Trial Opens in Gang Slaying That Shook El Segundo


Lawyers agree on the basic scenario: After a night of taunts at an El Segundo strip mall escalated into death threats, 17-year-old Jeffrey Dobrovolny stuck a rifle out the window of a car and fired several times at rival youths from Burbank.

Before the evening was over, one of the Burbank youths was shot dead, another was seriously injured and El Segundo's strong sense of community security had been shattered.

What remains in dispute as Dobrovolny's murder trial began to unfold this week is who fired the shots that killed Jeramy Perales, 17, and wounded Jorge Castellano, 21.

In opening statements to the jury Tuesday, Deputy Dist. Atty. Al Botello said Dobrovolny, an El Segundo resident, repeatedly fired shots at Perales and Castellano as the pickup truck they were riding in fled from "a posse" of pursuing cars.

"During the chase . . . (Dobrovolny) is leaning out of the vehicle, firing his weapon," Botello said. "At some point he is seen reloading the weapon, which holds 12 rounds. . . . Jeramy is struck in the arm early on, and then he is hit again, directly in the chest with the fatal shot, and he goes down" into the bed of the pickup truck.

While defense attorney Charles Mathews acknowledged that Dobrovolny fired his rifle several times that night, he contended that his client's shots did not strike anyone.

"There was more than one gun being used that night," Mathews told jurors. "The fact of the matter is, the person who actually did shoot (the victims) was someone else."

Botello told jurors that the Feb. 15 shootings took place at the end of a raucous Friday night of drinking and carousing by both groups of youths.

Perales, Castellano and four friends--some of whom were affiliated with a North Hollywood street gang--had spent part of the evening on Dockweiler State Beach near Imperial Highway, Botello said.

The group, traveling in a car and a pickup truck, had consumed at least three cases of beer during the evening and decided to drive up Imperial, looking for a place to eat, he said.

Meanwhile, as many as 25 El Segundo youths were gathering at an all-night sandwich shop on Imperial after several hours of drinking and celebrating following a high school basketball game. Problems began shortly after the Burbank group pulled up at the sandwich shop.

"Words are exchanged," Botello said. "Next thing you know, gang signs are being flashed on both sides."

Both groups began hurling beer bottles or cans at each other, Botello said. At one point, a brief foot chase took place. Outnumbered, four of the Burbank youths--including Perales and Castellano--jumped into the pickup truck and fled, possibly yelling death threats at their rivals, Mathews said. Several carloads of El Segundo youths went looking for the truck.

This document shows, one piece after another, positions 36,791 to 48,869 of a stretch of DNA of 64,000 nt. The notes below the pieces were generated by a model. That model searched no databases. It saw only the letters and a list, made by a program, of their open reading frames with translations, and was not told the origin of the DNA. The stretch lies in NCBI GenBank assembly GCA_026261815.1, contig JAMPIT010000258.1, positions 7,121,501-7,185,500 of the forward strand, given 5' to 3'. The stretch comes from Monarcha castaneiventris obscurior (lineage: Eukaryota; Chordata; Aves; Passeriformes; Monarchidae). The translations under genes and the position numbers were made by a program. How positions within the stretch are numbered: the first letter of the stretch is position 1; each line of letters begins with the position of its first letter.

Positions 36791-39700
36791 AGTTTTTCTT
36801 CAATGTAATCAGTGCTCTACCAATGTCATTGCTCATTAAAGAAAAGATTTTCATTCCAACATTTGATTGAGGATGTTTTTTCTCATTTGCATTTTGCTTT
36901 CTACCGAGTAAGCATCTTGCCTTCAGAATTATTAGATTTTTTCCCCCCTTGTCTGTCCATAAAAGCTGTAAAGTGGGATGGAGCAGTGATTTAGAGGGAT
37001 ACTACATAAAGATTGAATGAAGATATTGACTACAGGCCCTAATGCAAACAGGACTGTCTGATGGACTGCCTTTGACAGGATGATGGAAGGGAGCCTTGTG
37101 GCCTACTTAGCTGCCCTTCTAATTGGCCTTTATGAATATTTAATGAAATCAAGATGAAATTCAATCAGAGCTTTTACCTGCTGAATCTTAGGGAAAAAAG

Although Dobrovolny was not directly involved in the initial confrontation, he did see it and ended up riding in one of several cars that searched for the truck, Mathews said.

"My client will tell you that he was scared," Mathews said. "He's not a shy kid. He wasn't a wimp, to put it simply, but he'd never had a confrontation like that before and he was scared."

Dobrovolny ran home and grabbed a .22-caliber rifle given to him by his grandfather as a birthday present, Mathews said. A friend driving around town looking for the truckload of Burbank youths stopped and let him in the back seat of his car.

The carload of El Segundo youths soon spotted the pickup truck with the four Burbank youths, stopped on Imperial Highway waiting for their friends in the car to find them. As the El Segundo car pulled up, Dobrovolny pointed the rifle out the window and fired several shots, Mathews said.

Mathews told jurors that Dobrovolny fired over his rivals' heads; Botello said Perales was struck in the arm during the volley.

The pickup truck fled down Imperial Highway and turned south on Sepulveda Boulevard, pursued by at least three carloads of El Segundo teen-agers. During the high-speed chase, which went through at least three cities, several more shots were fired, including an accidental shot by Dobrovolny through the roof of the car he was riding in.

But Mathews told jurors that a witness will testify that at least one other El Segundo youth riding in a different car bragged of firing shots that night. The youth allegedly said: "I think I hit one of them."

When the chase concluded at a Manhattan Beach gas station, Perales had been struck in the chest by a bullet and lay dying in the bed of the pickup truck. Castellano, who leapt from the truck and stabbed at one of the pursuing drivers with a box cutter, had been shot in the stomach.

Dobrovolny fled after the shootings, buried his rifle in his back yard and hopped a plane for Hawaii. Several days later, he flew home and turned himself in to police. He is charged with murder and attempted murder in the case.

The shootings--El Segundo's first violent brush with street gangs and only its eighth murder since 1979--shook the town. More than 1,200 worried residents in the town of 15,200 people flocked to community meetings to ask whether the dead youth's friends might come back to town seeking revenge.

Extra security guards were placed around El Segundo schools. Elementary school children were ordered to play in the center of their playgrounds, away from the street. Local athletic events were moved out of town or canceled entirely.

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